The lyrics include the words "Rising through the silence / Pushing back the folds of the dark / Narrowing the distance / Smiling on a moment apart / Words are left unspoken / And the beating heart is still / But dreams live longer / Than a dreamer ever will."
The next song on that album was another protest song, "We Are Waiting", which started with the words, beautifully sung by Claire, "How do we hide / The pain inside / We'll see it through / If we can share it with you."
Another of their songs became something of an anthem for the internal opposition to apartheid in the era of the so-called "states of emergency" declared by the regime in the mid- to late-1980s, "Another Country" - the words "You will walk beside me / I'll tell you no lies / And then you'll see, another country / in my eyes/ If we could reach beyond the bounds of blame..." seemed to speak to many who were struggling to see a brighter future ion the midst of all the cruelty, violence, fear and uncertainty caused by the situation. "But let's begin, to look within / to where the future lies..."

Happy party sounds

Mango Groove made a point of reviving classic South African jazz numbers with an updated sound and vocals, but with strong echo of the original sound. The songs they play sound a lot like the old time swing of the townships with wailing horns and keening pennywhistles, but the beat is more like rock. It is a heady and eclectic mix which makes it ideal for thoughtful listening or bopping at a party.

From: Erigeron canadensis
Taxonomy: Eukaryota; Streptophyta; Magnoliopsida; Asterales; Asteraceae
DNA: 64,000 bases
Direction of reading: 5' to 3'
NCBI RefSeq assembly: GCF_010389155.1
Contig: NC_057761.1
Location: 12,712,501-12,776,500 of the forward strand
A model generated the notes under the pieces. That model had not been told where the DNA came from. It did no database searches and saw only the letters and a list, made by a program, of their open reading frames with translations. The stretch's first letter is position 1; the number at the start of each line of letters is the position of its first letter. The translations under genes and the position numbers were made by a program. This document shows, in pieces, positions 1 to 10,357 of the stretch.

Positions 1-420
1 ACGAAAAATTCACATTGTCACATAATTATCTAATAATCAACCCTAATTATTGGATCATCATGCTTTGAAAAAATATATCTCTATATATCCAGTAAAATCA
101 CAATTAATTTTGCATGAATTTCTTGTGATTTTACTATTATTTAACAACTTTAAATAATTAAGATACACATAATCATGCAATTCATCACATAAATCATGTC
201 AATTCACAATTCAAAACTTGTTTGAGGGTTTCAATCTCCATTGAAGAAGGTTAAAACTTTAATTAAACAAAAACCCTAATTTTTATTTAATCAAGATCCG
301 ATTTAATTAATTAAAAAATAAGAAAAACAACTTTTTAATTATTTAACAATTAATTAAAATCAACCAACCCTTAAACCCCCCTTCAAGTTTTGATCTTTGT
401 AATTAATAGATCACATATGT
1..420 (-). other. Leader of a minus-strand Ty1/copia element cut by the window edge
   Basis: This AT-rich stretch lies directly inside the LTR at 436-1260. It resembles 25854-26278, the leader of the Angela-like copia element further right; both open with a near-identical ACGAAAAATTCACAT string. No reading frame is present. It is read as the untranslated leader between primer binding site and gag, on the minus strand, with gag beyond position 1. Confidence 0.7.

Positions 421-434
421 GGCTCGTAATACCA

One of the songs which they recorded was the famous "Tom Hark" which was written by Big Voice Jack in 1956 and became a big hit in the United Kingdom in 1958 after it had been used as a theme for a TV show called "The Killing Stones". Sweet justice for Lerole that he was associated with its revival so many years later.
A song typical of the happy sound of Mango Groove is "Dance Sum More" off their first album, simply entitled Mango Groove. The track is introduced by famous jazz man Micky Vilakazi declaiming "Dance again, man, what's the matter with you?' and if you don't dance to this number nothing will get you to dance! Go listen!

Copyright Notice